Populus fremontii S. Watson
Fremont Cottonwood, Western Cottonwood, Gila Cottonwood, Alamo
Salicaceae (Willow Family)
USDA Symbol: POFR2
A fast-growing riparian tree, Fremontís cottonwood has been known to grow 30 ft. in one year. Its ultimate height is up to 90 ft. Tree with broad, flattened, open crown of large, widely spreading branches. The crown is broad and open with stout branches. Bark is whitish and roughly cracked. The triangular, deciduous leaves are bright green turning yellow in fall.
This species, including varieties, is the common cottonwood at low altitudes along the Rio Grande and Colorado River and in the rest of the Southwest, as well as in California. Fremont Cottonwood grows only on wet soil and is an indicator of permanent water and shade. Easily propagated from cuttings, it is extensively planted in its range along irrigation ditches, and although it grows rapidly, it is short-lived. To this day, Hopi Indians of the Southwest carve cottonwood roots into kachina dolls, the representations of supernatural beings, that have become valuable collectors items. Horses gnaw the sweetish bark of this species; beavers also feed on the bark and build dams with the branches. Greenish clumps of parasitic mistletoes are often scattered on the branches. Fremont Cottonwood is named for its discoverer, General John Charles Fremont (1813-90), politician, soldier, and explorer.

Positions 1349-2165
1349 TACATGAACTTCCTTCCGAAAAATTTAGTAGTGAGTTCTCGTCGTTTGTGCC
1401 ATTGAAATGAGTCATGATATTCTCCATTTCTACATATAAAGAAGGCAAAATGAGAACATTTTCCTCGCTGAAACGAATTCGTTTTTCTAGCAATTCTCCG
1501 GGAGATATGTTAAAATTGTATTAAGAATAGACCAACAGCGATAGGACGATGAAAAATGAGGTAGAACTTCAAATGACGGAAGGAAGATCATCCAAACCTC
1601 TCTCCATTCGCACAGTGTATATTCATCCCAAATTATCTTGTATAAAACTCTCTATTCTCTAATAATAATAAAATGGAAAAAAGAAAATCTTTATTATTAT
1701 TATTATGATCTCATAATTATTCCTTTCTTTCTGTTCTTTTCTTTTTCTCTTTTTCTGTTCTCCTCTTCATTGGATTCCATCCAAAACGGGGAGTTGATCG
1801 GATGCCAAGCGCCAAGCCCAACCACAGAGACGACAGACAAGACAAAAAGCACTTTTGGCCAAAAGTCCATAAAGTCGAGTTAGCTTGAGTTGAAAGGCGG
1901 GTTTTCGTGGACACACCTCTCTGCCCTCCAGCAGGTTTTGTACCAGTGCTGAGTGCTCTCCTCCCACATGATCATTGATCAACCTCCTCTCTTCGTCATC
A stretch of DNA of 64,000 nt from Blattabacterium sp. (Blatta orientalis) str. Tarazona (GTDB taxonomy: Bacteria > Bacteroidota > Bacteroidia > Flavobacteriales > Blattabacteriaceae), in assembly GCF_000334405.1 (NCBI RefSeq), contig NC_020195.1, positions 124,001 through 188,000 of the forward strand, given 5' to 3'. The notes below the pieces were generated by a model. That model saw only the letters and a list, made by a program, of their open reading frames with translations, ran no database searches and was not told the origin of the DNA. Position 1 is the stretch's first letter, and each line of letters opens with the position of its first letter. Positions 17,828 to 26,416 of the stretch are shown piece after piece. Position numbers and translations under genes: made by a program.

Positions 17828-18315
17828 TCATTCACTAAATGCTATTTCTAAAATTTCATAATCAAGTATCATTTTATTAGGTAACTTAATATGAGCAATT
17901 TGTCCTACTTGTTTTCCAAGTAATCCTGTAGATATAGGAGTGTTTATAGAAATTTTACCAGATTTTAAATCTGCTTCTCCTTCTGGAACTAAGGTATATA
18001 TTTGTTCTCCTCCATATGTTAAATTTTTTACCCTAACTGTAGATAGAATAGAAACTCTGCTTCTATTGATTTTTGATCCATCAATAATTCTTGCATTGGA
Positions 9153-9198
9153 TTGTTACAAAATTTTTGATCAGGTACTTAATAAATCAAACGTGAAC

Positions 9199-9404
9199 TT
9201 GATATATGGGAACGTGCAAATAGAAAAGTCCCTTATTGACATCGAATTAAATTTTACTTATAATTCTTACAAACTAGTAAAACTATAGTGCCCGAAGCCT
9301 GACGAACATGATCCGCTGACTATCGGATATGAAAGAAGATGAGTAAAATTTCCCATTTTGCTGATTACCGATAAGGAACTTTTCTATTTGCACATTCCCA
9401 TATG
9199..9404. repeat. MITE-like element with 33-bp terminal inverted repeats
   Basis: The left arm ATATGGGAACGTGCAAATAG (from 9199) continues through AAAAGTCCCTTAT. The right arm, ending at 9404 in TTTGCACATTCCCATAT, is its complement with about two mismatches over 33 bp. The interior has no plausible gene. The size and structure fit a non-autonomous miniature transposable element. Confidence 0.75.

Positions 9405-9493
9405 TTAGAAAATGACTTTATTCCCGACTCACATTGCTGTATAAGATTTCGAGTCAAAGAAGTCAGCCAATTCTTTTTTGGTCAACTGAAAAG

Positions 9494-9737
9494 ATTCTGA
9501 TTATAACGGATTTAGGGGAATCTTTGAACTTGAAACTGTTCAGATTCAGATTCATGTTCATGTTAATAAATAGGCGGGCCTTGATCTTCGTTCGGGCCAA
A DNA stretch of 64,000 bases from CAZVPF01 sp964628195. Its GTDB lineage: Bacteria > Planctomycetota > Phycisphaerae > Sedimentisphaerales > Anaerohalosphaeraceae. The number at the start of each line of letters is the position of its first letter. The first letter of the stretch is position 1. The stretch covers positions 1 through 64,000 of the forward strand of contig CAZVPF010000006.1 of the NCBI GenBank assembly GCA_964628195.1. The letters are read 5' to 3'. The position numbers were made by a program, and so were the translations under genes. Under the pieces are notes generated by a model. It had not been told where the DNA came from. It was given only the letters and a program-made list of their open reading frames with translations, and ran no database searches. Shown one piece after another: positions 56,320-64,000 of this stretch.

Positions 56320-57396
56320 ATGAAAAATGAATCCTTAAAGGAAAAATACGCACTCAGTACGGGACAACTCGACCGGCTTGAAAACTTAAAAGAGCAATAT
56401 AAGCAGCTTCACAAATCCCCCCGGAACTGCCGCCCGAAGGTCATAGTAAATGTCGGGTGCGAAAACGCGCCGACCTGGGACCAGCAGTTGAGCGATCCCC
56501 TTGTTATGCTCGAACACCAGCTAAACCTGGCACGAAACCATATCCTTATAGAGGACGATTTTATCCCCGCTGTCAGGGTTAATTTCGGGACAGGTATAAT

From the Image Gallery
Bloom InformationBloom Color: White
Bloom Time: Mar , Apr
DistributionUSA: AZ , CA , CO , NM , NV , TX , UT
Native Distribution: S. CA & w. NV, e. to Trans-Pecos, TX; also n.w. Mex.
Native Habitat: Stream banks & moist places below 6500 ft.
Growing ConditionsWater Use: High
Light Requirement: Sun
Soil Moisture: Moist
CaCO3 Tolerance: Medium
Soil Description: Moist soils.
Conditions Comments: A fast-growing tree. The plants are either male or female. To avoid cotton fluff in the spring, plant the male.
PropagationDescription: Cottonwoods can be propagated by fresh seeds, cuttings or layering. Fresh seed is viable only a few days. Seeds should not be covered and seedbed should be kept saturated the first month.
Seed Collection: Not Available
Seed Treatment: No treatment is necessary.
Commercially Avail: yes
Find Seed or Plants
View propagation protocol from Native Plants Network.
BibliographyBibref 841 - Native Alternatives to Invasive Plants (2006) Burrell, C. C.
Bibref 995 - Native Landscaping from El Paso to L.A. (2000) Wasowski, S. and A. Wasowski
Bibref 318 - Native Texas Plants: Landscaping Region by Region (2002) Wasowski, S. & A. Wasowski
Search More Titles in Bibliography
Additional resourcesUSDA: Find Populus fremontii in USDA Plants
FNA: Find Populus fremontii in the Flora of North America (if available)
Google: Search Google for Populus fremontii
MetadataRecord Modified: 2009-04-24
Research By: TWC Staff